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In computer security, logging in (or logging on, signing in, or signing on) is the process by which an individual gains access to a computer system by identifying and authenticating themselves. The user credentials are typically some form of "username" and a matching "password", and these credentials themselves are sometimes referred to as a login, (or a logon or a sign-in or a sign-on). In practice, modern secure systems also often require a second factor for extra security.
When access is no longer needed, the user can log out (log off, sign out or sign off).
Logging in is usually used to enter a specific page, which trespassers cannot see. Once the user is logged in, the login token may be used to track what actions the user has taken while connected to the site. Logging out may be performed explicitly by the user taking some actions, such as entering the appropriate command, or clicking a website link labeled as such. It can also be done implicitly, such as by the user powering off his or her workstation, closing a web browser window, leaving a website, or not refreshing a webpage within a defined period.
Logging out of a computer when leaving it is a common security practice, preventing unauthorized users from tampering with it. There are also people who choose to have a password-protected screensaver set to activate after some period of inactivity, requiring the user to re-enter his or her login credentials to unlock the screensaver and gain access to the system. There can be different methods of logging in that may be via image, fingerprints, eye scan, password (oral or textual input), etc.
History and etymology
The terms became common with the time sharing systems of the 1960s and Bulletin Board Systems (BBS) in the 1970s. Early home computers and personal computers did not generally require them until Windows NT, OS/2 and Linux in the 1990s.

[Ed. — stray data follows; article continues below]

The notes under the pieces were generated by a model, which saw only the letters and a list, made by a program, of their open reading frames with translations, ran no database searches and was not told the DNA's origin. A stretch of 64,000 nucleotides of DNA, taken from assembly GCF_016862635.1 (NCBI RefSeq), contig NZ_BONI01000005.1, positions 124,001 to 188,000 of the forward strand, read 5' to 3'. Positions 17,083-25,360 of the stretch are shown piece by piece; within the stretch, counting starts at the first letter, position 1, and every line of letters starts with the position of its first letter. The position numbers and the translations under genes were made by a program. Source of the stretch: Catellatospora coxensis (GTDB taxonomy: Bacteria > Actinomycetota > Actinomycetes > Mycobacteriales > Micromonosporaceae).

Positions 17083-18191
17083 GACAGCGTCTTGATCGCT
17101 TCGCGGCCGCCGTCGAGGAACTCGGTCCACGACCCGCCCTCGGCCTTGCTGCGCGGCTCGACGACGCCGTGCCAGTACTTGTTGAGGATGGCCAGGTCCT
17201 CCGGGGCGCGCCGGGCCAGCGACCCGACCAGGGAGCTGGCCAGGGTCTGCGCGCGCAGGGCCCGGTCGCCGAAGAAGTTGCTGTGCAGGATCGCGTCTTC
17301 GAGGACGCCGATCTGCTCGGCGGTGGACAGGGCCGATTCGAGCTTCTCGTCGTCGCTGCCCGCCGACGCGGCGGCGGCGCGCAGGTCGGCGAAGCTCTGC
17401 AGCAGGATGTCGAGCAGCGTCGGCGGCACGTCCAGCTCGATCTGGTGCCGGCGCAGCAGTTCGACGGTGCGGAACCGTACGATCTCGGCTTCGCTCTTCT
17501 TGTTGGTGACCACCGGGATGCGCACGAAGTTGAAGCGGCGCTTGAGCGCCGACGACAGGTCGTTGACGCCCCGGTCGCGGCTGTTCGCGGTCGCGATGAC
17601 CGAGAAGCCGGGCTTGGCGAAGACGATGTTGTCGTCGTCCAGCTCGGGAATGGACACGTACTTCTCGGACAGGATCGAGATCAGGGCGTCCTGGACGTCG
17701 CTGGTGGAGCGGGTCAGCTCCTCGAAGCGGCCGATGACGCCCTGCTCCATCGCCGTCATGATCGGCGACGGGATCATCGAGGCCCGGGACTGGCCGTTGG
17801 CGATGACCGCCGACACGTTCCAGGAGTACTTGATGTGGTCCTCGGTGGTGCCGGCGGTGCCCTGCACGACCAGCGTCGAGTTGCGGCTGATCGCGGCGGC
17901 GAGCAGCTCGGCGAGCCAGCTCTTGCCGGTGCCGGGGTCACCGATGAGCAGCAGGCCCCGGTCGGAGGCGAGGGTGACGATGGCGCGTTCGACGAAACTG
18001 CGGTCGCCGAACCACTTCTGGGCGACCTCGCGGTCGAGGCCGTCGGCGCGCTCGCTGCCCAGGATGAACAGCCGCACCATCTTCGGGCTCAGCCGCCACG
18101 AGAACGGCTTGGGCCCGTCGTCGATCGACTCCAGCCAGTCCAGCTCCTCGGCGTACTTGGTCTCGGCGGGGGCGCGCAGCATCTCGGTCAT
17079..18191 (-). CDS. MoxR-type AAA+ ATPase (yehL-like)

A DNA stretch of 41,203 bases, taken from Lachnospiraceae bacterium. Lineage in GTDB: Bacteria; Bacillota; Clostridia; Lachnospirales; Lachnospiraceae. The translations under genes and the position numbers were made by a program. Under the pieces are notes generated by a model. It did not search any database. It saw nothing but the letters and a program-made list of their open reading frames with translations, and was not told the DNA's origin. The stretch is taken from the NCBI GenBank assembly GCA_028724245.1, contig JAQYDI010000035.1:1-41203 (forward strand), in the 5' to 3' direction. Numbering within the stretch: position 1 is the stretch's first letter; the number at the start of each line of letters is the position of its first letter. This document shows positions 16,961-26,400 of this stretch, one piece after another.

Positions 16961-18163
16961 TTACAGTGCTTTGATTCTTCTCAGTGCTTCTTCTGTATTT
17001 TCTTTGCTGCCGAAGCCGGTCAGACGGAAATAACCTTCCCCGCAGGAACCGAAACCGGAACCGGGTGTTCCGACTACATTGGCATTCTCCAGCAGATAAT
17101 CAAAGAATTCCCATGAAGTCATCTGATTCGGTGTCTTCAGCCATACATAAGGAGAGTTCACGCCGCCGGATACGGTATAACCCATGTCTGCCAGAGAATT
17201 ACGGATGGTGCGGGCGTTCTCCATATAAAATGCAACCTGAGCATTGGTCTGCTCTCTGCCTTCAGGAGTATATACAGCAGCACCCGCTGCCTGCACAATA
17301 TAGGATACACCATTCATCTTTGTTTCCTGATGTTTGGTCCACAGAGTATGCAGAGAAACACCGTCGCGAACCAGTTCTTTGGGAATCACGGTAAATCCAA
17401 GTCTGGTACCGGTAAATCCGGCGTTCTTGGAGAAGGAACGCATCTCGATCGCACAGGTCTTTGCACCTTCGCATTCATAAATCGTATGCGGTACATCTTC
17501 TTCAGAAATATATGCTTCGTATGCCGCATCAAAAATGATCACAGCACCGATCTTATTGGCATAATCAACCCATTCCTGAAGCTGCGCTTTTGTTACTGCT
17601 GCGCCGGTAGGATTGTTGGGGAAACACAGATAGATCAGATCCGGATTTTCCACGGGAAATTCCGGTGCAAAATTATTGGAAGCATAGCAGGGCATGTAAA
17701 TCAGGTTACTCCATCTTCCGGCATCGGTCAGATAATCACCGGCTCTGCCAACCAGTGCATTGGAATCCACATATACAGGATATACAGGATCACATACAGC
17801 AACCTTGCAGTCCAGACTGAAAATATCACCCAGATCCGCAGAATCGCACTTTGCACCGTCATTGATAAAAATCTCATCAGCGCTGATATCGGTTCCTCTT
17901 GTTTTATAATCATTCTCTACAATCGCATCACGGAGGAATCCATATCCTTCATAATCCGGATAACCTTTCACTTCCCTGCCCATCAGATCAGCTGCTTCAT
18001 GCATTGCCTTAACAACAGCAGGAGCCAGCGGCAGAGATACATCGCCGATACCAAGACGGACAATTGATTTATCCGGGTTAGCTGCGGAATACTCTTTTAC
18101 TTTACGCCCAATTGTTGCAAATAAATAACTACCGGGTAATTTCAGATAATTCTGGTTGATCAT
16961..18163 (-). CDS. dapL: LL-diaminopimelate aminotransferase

The noun login comes from the verb (to) log in, and by analogy with the verb to clock in. Computer systems keep a log of users' access to the system. The term "log" comes from the chip log historically used to record distance travelled at sea, and recorded in a ship's log or log book. To sign in connotes the same idea, but based on the analogy of manually signing a log or visitors book.
While there is no agreed difference in meaning between the three terms (login, logon and sign in), different technical communities tend to prefer one or another – Unix, Novell, Linux and Apple typically using login, with Apple's style guide saying "Users log in to a file server (not log on to)...", By contrast, Microsoft's style guides traditionally suggested the opposite, and prescribed log on and logon. In the past Microsoft reserved sign in to when accessing the Internet but from Windows 8 onwards, have moved to the sign in terminology for local authentication.
|Look up login in Wiktionary, the free dictionary.|
|Look up log in in Wiktionary, the free dictionary.|
|Wikimedia Commons has media related to Login screens.|
- Computer security
- Login session
- Login spoofing
- Password policy
- Personal identification number
- The Linux Information Project, detail and definition of login and logging in.
- Oxford Dictionaries, definition of login.
- "Apple Style Guide" Archived 2015-02-17 at the Wayback Machine, April 2013, apple.com
- "Use log on or log on to... Do not use log in, login", 2004, Manual of Style for Technical Publications, 3rd edition, page 295, Microsoft.com
- "Sign in to or out of Windows", Microsoft.com